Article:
The State Water Board released new numbers on Tuesday showing how well California is conserving water during the drought.
The board surveyed 400 urban water agencies throughout California and found that statewide, residential water use decreased 9.8 percent from November 2013 to November 2014.
"We still need to do more, but we'll take it," Water Board Chief Felicia Marcus told FOX40.
Some of the best year-to-year improvements came from the Sacramento/San Joaquin region. The Sacramento River hydrolic region decreased water use by 25.6 percent according to the Water Board, the most savings of any region. Water use in the San Joaquin River hydrolic region was down a respectable 18.6 percent.
"I think in Sacramento you have the advantage of people being closer to the Sierra so they have a closer relationship with their source of water," Marcus eplained. "Many other cities in the state are hundreds of miles away from their source of water."
She also pointed out that people in the Sacramento region have had the scare of seeing the low level of Folsom Lake.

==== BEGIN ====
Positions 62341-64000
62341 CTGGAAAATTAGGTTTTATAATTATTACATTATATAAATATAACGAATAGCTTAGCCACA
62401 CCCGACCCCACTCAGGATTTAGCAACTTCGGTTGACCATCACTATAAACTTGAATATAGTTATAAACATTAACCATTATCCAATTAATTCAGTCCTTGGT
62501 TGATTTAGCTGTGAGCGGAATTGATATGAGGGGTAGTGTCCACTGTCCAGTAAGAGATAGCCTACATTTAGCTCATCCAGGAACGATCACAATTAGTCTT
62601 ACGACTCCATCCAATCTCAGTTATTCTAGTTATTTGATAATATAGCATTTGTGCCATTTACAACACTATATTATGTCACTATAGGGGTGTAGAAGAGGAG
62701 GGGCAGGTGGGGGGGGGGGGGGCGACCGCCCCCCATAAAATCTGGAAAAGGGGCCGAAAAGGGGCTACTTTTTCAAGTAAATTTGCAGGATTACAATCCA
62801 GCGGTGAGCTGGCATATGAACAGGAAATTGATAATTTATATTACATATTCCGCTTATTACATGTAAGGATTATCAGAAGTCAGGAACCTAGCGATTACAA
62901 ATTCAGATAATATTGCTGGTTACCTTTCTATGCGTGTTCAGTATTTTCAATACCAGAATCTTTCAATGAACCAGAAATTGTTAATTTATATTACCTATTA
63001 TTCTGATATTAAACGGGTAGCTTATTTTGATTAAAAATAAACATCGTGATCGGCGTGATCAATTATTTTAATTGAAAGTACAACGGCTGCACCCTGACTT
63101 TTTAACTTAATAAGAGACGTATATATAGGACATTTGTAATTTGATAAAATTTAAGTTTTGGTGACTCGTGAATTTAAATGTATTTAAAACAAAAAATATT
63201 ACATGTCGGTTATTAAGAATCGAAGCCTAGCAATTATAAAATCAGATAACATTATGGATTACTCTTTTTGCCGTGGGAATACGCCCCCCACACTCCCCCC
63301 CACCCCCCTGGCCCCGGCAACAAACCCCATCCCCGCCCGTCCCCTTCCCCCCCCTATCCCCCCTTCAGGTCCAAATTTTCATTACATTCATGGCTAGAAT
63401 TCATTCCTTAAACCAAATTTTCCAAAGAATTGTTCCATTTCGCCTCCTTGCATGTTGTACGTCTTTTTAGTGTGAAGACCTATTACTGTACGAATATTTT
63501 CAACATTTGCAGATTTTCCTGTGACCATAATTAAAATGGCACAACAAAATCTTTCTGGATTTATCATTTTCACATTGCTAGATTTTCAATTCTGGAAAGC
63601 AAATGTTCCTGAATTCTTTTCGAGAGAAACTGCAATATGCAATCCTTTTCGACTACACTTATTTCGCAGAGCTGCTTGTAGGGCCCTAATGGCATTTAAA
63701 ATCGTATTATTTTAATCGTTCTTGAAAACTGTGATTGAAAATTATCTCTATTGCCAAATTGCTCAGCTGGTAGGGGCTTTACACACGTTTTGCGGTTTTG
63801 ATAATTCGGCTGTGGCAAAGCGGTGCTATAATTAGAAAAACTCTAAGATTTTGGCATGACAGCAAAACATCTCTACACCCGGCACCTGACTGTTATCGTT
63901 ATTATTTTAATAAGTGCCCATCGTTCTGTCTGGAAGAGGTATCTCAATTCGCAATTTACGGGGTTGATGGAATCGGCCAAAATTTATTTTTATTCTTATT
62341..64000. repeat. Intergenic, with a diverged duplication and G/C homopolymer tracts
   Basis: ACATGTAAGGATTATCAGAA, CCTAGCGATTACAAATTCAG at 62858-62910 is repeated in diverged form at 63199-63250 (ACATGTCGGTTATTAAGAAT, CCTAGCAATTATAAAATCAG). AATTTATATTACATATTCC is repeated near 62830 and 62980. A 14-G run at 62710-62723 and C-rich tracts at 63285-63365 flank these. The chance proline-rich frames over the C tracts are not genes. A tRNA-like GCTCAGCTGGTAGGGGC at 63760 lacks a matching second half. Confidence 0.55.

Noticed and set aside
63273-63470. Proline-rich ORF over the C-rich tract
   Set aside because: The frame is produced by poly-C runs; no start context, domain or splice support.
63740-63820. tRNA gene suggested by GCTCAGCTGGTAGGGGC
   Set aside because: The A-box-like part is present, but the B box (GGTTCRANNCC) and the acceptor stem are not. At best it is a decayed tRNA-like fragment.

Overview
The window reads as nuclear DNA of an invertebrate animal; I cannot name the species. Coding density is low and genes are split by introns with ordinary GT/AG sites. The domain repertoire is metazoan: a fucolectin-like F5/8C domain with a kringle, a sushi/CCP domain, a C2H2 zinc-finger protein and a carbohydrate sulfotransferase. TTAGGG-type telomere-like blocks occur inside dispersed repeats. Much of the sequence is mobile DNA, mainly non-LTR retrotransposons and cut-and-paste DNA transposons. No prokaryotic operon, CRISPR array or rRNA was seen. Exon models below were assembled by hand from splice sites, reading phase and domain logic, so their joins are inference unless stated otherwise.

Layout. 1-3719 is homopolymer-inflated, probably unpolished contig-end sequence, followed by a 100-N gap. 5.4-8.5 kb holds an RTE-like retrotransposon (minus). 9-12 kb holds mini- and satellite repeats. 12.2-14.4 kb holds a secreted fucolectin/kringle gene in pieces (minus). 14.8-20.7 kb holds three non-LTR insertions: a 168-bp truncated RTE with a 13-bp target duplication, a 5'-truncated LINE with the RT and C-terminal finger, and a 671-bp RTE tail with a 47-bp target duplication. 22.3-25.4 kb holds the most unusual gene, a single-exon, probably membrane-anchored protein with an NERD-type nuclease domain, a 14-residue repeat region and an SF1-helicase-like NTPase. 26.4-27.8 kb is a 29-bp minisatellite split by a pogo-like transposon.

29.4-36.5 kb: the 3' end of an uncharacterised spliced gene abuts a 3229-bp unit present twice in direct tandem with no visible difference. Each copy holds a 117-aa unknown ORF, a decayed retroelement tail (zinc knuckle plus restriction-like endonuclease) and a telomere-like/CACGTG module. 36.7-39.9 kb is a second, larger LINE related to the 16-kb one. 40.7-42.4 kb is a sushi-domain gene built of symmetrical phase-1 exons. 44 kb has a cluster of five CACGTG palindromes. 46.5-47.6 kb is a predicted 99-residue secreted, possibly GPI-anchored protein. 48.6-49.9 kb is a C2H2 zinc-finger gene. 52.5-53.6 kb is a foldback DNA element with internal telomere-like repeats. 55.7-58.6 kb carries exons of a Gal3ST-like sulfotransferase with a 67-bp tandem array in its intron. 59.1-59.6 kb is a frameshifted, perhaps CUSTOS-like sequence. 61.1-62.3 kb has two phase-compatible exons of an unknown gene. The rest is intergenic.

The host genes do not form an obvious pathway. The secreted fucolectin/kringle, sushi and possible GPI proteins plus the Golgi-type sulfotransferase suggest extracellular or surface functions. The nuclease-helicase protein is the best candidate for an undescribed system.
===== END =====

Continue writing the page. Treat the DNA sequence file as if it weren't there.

The South Coast region, including Los Angeles, had a less impressive year-to-year water reduction of 3.2 percent. But Marcus explained why that is not as bad as it sounds: "Some areas in Southern California have been conserving for two decades. And so they're already lower. They're still lower than Sacramento is now. So their percentage reduction is lower because they're going off a lower base. So everybody needs to conserve, but you have to look at both measures (how much water the community is using, and their reduction percentage)."
California is learning from the continent of Austrailia which had a ten year drought.
"Six years into it they had an even worse year," Marcus pointed out. "And so their advice to us was, conserve early. It's the cheapest, fastest, smartest thing you can do. And that's why we took action early. And we need people to continue to take action."